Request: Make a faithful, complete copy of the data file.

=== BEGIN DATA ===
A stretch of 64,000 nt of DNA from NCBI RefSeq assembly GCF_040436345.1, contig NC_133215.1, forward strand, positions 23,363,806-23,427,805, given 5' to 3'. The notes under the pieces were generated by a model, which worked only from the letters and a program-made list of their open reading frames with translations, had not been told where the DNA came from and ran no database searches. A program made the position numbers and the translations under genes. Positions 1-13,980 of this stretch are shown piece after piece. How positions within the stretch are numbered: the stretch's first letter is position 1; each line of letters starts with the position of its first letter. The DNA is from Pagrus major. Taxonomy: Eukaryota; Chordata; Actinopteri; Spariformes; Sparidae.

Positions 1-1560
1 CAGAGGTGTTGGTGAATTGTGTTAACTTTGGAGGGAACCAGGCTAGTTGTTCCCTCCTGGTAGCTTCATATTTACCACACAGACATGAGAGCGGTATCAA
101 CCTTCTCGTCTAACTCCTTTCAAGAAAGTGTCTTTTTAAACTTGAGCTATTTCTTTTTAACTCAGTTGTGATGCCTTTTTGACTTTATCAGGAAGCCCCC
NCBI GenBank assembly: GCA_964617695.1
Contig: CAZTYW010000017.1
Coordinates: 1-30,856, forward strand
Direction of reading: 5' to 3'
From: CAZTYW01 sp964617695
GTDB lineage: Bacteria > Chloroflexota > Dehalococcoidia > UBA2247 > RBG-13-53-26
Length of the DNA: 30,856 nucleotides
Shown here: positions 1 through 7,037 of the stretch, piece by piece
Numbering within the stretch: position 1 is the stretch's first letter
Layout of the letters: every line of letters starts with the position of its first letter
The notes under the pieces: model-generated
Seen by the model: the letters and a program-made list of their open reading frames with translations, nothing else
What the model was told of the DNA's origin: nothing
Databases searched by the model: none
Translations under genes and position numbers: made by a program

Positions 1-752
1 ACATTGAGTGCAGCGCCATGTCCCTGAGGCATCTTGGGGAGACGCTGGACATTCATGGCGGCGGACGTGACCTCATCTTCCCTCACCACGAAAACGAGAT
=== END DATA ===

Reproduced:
A stretch of 64,000 nt of DNA from NCBI RefSeq assembly GCF_040436345.1, contig NC_133215.1, forward strand, positions 23,363,806-23,427,805, given 5' to 3'. The notes under the pieces were generated by a model, which worked only from the letters and a program-made list of their open reading frames with translations, had not been told where the DNA came from and ran no database searches. A program made the position numbers and the translations under genes. Positions 1-13,980 of this stretch are shown piece after piece. How positions within the stretch are numbered: the stretch's first letter is position 1; each line of letters starts with the position of its first letter. The DNA is from Pagrus major. Taxonomy: Eukaryota; Chordata; Actinopteri; Spariformes; Sparidae.

Positions 1-1560
1 CAGAGGTGTTGGTGAATTGTGTTAACTTTGGAGGGAACCAGGCTAGTTGTTCCCTCCTGGTAGCTTCATATTTACCACACAGACATGAGAGCGGTATCAA
101 CCTTCTCGTCTAACTCCTTTCAAGAAAGTGTCTTTTTAAACTTGAGCTATTTCTTTTTAACTCAGTTGTGATGCCTTTTTGACTTTATCAGGAAGCCCCC
NCBI GenBank assembly: GCA_964617695.1
Contig: CAZTYW010000017.1
Coordinates: 1-30,856, forward strand
Direction of reading: 5' to 3'
From: CAZTYW01 sp964617695
GTDB lineage: Bacteria > Chloroflexota > Dehalococcoidia > UBA2247 > RBG-13-53-26
Length of the DNA: 30,856 nucleotides
Shown here: positions 1 through 7,037 of the stretch, piece by piece
Numbering within the stretch: position 1 is the stretch's first letter
Layout of the letters: every line of letters starts with the position of its first letter
The notes under the pieces: model-generated
Seen by the model: the letters and a program-made list of their open reading frames with translations, nothing else
What the model was told of the DNA's origin: nothing
Databases searched by the model: none
Translations under genes and position numbers: made by a program

Positions 1-752
1 ACATTGAGTGCAGCGCCATGTCCCTGAGGCATCTTGGGGAGACGCTGGACATTCATGGCGGCGGACGTGACCTCATCTTCCCTCACCACGAAAACGAGAT